Midterm Review CJ 433
Popular in Evidence Search & Seizure
Popular in Criminal Justice
This 3 page Study Guide was uploaded by Chelsey Smith on Thursday September 29, 2016. The Study Guide belongs to CJ 433 at University of Southern Mississippi taught by Robert Whitacre in Fall 2016. Since its upload, it has received 38 views. For similar materials see Evidence Search & Seizure in Criminal Justice at University of Southern Mississippi.
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Date Created: 09/29/16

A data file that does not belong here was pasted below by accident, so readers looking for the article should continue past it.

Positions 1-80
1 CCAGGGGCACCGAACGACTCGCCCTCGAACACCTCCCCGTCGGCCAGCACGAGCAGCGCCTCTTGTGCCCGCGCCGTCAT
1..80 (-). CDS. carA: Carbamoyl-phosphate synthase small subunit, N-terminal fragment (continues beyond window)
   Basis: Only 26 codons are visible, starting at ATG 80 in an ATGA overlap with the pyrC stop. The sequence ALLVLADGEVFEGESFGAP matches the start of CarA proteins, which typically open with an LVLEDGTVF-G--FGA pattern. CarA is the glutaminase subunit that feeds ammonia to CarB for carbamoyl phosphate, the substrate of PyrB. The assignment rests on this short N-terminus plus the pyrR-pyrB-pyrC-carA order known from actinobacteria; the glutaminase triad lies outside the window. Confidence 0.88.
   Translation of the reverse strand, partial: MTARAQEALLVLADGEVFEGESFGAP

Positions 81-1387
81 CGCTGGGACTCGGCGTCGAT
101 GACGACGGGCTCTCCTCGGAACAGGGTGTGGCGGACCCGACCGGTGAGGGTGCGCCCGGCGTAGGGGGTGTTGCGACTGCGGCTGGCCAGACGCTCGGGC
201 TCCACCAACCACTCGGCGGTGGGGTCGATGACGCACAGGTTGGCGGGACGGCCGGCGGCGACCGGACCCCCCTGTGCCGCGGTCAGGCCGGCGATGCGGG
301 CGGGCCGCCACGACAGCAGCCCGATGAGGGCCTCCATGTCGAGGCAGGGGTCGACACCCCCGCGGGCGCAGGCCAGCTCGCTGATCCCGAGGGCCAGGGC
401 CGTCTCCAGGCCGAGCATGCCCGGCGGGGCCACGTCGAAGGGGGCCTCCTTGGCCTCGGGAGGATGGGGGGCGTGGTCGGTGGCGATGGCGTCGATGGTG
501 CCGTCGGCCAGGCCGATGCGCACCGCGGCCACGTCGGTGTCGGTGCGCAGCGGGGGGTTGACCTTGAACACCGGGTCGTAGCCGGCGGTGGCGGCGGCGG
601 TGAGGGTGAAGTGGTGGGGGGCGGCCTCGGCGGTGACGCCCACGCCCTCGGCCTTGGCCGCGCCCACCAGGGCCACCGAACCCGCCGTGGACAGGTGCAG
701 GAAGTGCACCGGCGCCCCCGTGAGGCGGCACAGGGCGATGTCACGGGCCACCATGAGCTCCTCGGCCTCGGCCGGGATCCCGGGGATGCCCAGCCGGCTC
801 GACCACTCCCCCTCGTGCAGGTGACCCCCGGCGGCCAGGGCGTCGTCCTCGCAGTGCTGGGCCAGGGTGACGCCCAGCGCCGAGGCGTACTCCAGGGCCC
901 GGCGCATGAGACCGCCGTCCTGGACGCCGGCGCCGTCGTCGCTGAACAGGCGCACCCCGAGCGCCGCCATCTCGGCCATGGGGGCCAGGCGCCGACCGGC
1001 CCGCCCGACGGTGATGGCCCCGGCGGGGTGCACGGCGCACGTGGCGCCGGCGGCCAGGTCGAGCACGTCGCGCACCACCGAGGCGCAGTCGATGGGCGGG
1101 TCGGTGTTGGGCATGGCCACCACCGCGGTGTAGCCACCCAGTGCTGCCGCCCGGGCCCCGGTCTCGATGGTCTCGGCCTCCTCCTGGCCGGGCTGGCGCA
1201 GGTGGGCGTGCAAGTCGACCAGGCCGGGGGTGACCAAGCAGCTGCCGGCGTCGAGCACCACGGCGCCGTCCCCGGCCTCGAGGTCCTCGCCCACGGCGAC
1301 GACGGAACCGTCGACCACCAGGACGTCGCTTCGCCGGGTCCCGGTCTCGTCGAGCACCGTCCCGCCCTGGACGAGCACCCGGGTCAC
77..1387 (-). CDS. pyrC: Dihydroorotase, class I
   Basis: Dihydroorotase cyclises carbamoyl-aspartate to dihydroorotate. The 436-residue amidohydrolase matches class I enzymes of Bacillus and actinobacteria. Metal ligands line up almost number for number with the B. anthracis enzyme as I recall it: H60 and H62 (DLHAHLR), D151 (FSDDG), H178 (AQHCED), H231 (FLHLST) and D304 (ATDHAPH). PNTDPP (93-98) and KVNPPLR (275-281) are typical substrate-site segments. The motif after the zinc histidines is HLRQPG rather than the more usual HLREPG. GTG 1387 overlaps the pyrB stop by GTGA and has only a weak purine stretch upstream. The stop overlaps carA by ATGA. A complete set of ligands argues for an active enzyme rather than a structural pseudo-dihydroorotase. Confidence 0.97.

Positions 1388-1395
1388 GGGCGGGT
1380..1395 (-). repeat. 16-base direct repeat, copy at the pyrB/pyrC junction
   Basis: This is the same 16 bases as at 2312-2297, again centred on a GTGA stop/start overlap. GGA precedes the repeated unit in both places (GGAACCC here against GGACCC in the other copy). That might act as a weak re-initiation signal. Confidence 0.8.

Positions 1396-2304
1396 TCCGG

Evidence, Search, and Seizure Midterm Study Guide This material includes questions that have a high probability of being tested th 4 Amendment- Prohibits unreasonable searches and seizures and sets out requirements for search warrants based on probable cause as determined by a neutral judge or magistrate. th 5 Amendment- Sets out rules for indictment by grand jury and eminent domain, protects the right to due process, and prohibits self-incrimination and double jeopardy. 6 Amendment- Protects the right to a fair and speedy public trial by jury, including the rights to be notified of the accusations, to confront the accuser, to obtain witnesses and to retain counsel. th 8 Amendment- Prohibits excessive fines and excessive bail, as well as cruel and unusual punishment. 14 Amendment- Defines citizenship, contains the Privileges or Immunities Clause, the Due Process Clause, the Equal Protection Clause, and deals with post-Civil War issues. Levels of Justification for a Seizure Probably cause- variable sources Reasonable suspicion based on totality of circumstances Administrative- the initial mission cannot be to discover evidence Elements of a Search Neutral and detached magistrate Set forth probable cause Must conform to particularity requirement Exceptions to Warrant Requirements- occurs when it’s impractical to secure a search warrant Hot pursuit Likelihood of escape and danger to others Evanescent evidence- disappears quickly Plain View Doctrine- exception to the warrant requirements allows officers to seize items which they observe and immediately recognize as evidence or contraband Must have lawful access to objects Search Incidents to Arrest Arm span rule developed so that a search must be limited to the immediate control of arrestee and is used to discover a concealed weapon or disposable evidence Probable cause must precede the search Actual v Constructive Possession Actual- ownership, control Constructive- exercise dominion or control of (ex: all individuals in car are charged for drug contraband) When does a search occur? Whether presumed search is governmental- not a private enterprise If the person does not have a reasonable expectation of privacy Search warrants can have time restraints placed on them per the judge signing Stop v Arrest Stop- only requires reasonable suspicion Arrest- requires probable cause- actually detained and not free to leave Factors that distinguish stop v arrest 1. Duration of stop- not free to leave 2. Degree of intrusion- patting down v pulling out pockets Testimonial Evidence- words of a witness on the stand- government cannot require testimonial evidence Real Evidence- physical evidence, demonstrative evidence involves summaries or displays and diagrams not collected at the scene Direct Evidence- connects individual to crime- no inference or reasoning required to arrive at the conclusion drawn from evidence Circumstantial Evidence- loosely connects individual to a crime- requires an inference to be made between the evidence and the conclusion drawn from it- indirectly proves a fact What could invalidate a confession? If the statement was taken in violation of the amendments, under duress, threat, or trickery M’Naughten Test- tests the inability to distinguish right from wrong and is commonly used to declare someone insane Exclusionary Rule th Remedy for 4 amendment violations and is a good deterrent to law enforcement to uphold the constitution Exceptions to Exclusionary Rule Good faith exception Inevitable discovery Affirmative Defenses Alibies, self-defense, defense of others, consent, execution of public duties, duress, intoxication, mistake of law/fact, infancy, insanity, necessity
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